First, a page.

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Identification and validation of mixed anxiety–depression

Published online by Cambridge University Press:  08 June 2015

J. M. Hettema*
Affiliation:
Department of Psychiatry, Virginia Institute for Psychiatric and Behavioral Genetics, Virginia Commonwealth University, Richmond, VA 23298-0126, USA
S. H. Aggen
Affiliation:
Department of Psychiatry, Virginia Institute for Psychiatric and Behavioral Genetics, Virginia Commonwealth University, Richmond, VA 23298-0126, USA
T. S. Kubarych
Affiliation:
Department of Psychiatry, Virginia Institute for Psychiatric and Behavioral Genetics, Virginia Commonwealth University, Richmond, VA 23298-0126, USA
M. C. Neale
Affiliation:
Department of Psychiatry, Virginia Institute for Psychiatric and Behavioral Genetics, Virginia Commonwealth University, Richmond, VA 23298-0126, USA Department of Human Genetics, Virginia Institute for Psychiatric and Behavioral Genetics, Virginia Commonwealth University, Richmond, VA 23298-0126, USA
K. S. Kendler
Affiliation:
Department of Psychiatry, Virginia Institute for Psychiatric and Behavioral Genetics, Virginia Commonwealth University, Richmond, VA 23298-0126, USA Department of Human Genetics, Virginia Institute for Psychiatric and Behavioral Genetics, Virginia Commonwealth University, Richmond, VA 23298-0126, USA
*
*Address for correspondence: J. M. Hettema, VCU Department of Psychiatry, Virginia Institute for Psychiatric and Behavioral Genetics, PO Box 980126, Richmond, VA 23298-0126, USA. (Email: jhettema@vcu.edu)

Abstract

Background.

Mixed anxiety–depression (MAD) has been under scrutiny to determine its potential place in psychiatric nosology. The current study sought to investigate its prevalence, clinical characteristics, course and potential validators.

Method.

Restricted latent-class analyses were fit to 12-month self-reports of depression and anxiety symptom criteria in a large population-based sample of twins. Classes were examined across an array of relevant indicators (demographics, co-morbidity, adverse life events, clinical significance and twin concordance). Longitudinal analyses investigated the stability of, and transitions between, these classes for two time periods approximately 1.5 years apart.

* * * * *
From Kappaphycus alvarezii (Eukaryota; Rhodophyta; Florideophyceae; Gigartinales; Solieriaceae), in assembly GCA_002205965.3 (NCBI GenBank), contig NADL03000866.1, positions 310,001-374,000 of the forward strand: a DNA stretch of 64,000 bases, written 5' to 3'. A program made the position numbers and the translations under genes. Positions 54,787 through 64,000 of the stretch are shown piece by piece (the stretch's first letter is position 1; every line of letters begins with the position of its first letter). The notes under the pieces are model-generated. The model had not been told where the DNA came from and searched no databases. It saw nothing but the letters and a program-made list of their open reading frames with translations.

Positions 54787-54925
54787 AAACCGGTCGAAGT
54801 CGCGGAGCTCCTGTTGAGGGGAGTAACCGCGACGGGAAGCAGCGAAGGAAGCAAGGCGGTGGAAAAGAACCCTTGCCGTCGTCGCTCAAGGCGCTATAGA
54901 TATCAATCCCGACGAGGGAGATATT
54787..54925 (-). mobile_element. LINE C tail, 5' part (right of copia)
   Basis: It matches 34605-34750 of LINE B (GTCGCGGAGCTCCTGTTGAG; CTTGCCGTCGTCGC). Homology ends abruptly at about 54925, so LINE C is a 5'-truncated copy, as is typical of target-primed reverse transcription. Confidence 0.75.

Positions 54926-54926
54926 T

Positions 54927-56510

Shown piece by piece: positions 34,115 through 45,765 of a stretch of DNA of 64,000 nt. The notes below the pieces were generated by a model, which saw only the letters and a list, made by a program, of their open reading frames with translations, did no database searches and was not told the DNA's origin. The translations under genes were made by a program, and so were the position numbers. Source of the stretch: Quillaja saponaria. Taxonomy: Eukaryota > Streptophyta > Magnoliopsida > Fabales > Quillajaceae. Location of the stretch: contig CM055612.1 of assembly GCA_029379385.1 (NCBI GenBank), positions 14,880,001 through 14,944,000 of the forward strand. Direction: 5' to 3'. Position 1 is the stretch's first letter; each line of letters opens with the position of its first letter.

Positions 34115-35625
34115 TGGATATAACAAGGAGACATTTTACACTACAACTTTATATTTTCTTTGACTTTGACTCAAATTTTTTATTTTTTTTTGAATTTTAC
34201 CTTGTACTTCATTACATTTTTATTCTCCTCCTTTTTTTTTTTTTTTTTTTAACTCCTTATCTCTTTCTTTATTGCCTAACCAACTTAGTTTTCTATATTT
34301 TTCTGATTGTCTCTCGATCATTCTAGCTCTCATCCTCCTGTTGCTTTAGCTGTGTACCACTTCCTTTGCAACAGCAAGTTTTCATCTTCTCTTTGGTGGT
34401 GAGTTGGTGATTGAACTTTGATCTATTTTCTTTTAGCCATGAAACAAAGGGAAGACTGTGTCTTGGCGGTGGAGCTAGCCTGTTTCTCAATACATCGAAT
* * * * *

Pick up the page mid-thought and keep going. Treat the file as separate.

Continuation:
Results.

In all analyses, a class exhibiting levels of MAD symptomatology distinctly above the unaffected subjects yet having low prevalence of either major depression (MD) or generalized anxiety disorder (GAD) was identified. A restricted four-class model, constraining two classes to have no prior disorder history to distinguish residual or recurrent symptoms from new onsets in the last year, provided an interpretable classification: two groups with no prior history that were unaffected or had MAD and two with prior history having relatively low or high symptom levels. Prevalence of MAD was substantial (9–11%), and subjects with MAD differed quantitatively but not qualitatively from those with lifetime MD or GAD across the clinical validators examined.

Conclusions.

Our findings suggest that MAD is a commonly occurring, identifiable syndromal subtype that warrants further study and consideration for inclusion in future nosologic systems.

Type
Original Articles
Copyright
Copyright © Cambridge University Press 2015 

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Supplementary material: File

Hettema supplementary material

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